Definition: The Payback Period helps to determine the length of time required to recover the initial cash outlay in the project. Simply, it is the method used to calculate the time required to earn back the cost incurred in the investments through the successive cash inflows.
The formula to calculate it:
Payback Period = Initial Outlay/Cash Inflows
Accept-Reject Criteria: The projects with the lesser payback are preferred.
Merits of Payback Period
- It is very simple to calculate and easy to understand.
- This method is helpful to analyze risk, i.e. to determine how long the investments will be at risk.
- It is beneficial for the industries where the investments become obsolete very quickly.
- It measures the liquidity of the projects.
Demerits of Payback Period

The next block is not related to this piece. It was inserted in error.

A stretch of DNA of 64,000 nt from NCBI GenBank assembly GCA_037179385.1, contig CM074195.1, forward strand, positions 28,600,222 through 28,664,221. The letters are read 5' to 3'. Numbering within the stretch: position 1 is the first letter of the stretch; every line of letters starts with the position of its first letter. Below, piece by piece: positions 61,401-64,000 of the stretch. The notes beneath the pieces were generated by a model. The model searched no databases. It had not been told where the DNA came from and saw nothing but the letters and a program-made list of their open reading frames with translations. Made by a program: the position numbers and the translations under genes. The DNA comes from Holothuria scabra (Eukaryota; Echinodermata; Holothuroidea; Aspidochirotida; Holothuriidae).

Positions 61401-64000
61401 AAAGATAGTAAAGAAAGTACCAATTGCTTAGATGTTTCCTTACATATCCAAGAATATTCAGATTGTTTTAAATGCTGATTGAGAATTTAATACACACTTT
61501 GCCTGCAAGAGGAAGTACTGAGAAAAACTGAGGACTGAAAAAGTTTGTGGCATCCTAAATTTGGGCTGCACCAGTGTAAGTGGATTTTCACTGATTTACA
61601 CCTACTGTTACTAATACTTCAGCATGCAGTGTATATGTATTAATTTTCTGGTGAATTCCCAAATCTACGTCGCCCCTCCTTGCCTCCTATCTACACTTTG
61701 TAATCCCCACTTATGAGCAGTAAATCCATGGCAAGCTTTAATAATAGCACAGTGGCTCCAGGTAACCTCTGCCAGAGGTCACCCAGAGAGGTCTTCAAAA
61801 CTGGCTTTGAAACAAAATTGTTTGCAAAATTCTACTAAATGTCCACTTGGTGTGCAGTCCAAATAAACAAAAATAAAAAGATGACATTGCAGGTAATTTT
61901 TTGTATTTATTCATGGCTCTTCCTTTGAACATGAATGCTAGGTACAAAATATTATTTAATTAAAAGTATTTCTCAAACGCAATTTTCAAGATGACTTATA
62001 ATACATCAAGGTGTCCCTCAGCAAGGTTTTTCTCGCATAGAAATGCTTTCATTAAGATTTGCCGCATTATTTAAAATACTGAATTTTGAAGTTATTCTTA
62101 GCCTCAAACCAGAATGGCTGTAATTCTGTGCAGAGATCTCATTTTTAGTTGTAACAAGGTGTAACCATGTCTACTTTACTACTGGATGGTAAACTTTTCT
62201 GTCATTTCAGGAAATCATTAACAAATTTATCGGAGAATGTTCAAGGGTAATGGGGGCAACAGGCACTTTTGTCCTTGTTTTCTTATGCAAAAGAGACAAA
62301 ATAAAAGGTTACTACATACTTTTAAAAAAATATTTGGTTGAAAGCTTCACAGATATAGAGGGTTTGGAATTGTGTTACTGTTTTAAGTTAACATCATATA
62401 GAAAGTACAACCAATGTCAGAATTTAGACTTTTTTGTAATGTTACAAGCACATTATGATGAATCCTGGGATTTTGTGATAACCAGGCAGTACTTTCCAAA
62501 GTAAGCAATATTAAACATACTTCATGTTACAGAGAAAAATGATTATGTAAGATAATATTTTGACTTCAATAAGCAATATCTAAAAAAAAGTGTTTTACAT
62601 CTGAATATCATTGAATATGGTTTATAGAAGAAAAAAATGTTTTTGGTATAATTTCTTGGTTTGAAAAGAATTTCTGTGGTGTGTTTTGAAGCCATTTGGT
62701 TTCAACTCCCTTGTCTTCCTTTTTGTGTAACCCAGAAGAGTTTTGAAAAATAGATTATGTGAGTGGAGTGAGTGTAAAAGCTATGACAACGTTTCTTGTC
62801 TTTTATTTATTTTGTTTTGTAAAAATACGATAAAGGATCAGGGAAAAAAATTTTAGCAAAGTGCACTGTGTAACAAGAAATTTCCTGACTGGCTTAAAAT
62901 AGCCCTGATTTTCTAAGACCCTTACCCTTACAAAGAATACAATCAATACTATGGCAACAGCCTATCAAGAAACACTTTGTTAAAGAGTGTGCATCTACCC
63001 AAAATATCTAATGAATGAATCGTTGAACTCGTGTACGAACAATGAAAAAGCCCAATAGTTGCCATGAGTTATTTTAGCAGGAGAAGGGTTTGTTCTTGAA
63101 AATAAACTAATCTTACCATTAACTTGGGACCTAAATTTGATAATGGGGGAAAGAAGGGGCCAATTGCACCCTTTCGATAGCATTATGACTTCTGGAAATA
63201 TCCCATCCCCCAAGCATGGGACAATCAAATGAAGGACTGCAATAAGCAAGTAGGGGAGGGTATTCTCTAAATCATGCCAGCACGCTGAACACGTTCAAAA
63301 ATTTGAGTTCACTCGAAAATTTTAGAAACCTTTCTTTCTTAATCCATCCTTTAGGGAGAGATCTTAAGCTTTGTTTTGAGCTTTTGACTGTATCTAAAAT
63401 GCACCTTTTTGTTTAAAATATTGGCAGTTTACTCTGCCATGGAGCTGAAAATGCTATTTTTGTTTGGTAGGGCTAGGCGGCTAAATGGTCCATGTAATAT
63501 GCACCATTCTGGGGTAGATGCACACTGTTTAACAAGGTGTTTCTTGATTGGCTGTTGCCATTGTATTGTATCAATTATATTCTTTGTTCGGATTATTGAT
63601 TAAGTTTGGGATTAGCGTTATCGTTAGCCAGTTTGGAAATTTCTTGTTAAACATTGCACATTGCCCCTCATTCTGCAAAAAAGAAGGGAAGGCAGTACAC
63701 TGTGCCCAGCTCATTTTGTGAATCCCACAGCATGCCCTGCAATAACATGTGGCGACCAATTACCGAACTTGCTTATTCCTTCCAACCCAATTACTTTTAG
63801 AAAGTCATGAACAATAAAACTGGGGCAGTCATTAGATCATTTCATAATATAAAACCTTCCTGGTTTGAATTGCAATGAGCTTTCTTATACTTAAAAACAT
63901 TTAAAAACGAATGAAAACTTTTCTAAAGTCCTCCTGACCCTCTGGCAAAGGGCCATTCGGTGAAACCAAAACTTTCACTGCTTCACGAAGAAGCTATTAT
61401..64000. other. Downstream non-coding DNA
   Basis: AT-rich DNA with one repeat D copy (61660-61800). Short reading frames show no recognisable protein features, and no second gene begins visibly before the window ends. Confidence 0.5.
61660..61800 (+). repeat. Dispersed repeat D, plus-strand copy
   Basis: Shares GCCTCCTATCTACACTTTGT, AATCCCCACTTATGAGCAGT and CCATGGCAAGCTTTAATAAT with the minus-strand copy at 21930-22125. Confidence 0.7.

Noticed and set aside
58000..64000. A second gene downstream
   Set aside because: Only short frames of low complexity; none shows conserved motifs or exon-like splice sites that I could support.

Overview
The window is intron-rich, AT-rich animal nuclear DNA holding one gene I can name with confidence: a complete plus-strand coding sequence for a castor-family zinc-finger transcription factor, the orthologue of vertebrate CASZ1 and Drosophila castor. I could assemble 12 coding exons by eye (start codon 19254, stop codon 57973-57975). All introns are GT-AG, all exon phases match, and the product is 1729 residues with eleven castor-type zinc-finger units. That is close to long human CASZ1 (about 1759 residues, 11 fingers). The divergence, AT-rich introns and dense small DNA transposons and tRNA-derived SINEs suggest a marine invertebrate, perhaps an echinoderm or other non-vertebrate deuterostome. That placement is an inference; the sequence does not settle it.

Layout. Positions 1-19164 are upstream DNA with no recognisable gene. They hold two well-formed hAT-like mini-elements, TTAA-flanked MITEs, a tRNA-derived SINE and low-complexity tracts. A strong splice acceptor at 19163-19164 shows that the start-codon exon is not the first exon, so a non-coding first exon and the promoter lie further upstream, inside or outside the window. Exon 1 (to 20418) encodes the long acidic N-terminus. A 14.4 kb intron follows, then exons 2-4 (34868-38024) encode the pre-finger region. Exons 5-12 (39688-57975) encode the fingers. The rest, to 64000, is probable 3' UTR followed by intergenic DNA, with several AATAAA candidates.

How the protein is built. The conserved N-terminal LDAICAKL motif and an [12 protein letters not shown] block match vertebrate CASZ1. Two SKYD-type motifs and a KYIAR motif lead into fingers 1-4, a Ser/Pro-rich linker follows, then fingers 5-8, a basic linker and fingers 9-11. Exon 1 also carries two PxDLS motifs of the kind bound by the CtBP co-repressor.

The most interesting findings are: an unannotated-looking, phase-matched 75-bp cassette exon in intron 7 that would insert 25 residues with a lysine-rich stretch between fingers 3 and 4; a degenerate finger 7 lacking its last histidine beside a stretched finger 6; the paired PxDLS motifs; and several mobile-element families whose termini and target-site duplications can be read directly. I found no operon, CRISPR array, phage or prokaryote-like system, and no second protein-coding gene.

- The major drawback of this method is that it ignores the Time Value of Money.
- It does not take into consideration the cash flows that occur after the payback period.
- It does not show the liquidity position of the company, but only tells the ability of a project to return the initial outlay.
- It does not measure the profitability of the entire project since it only focuses on the time required to recover the initial investment cost.
- This method does not consider the life-span of investment, what if the life of an asset gets over very much before the initial investment cost is realized.
Thus, the payback period is the simplest method to assess the risk associated with the investment and the time required to get the initial outlay recovered.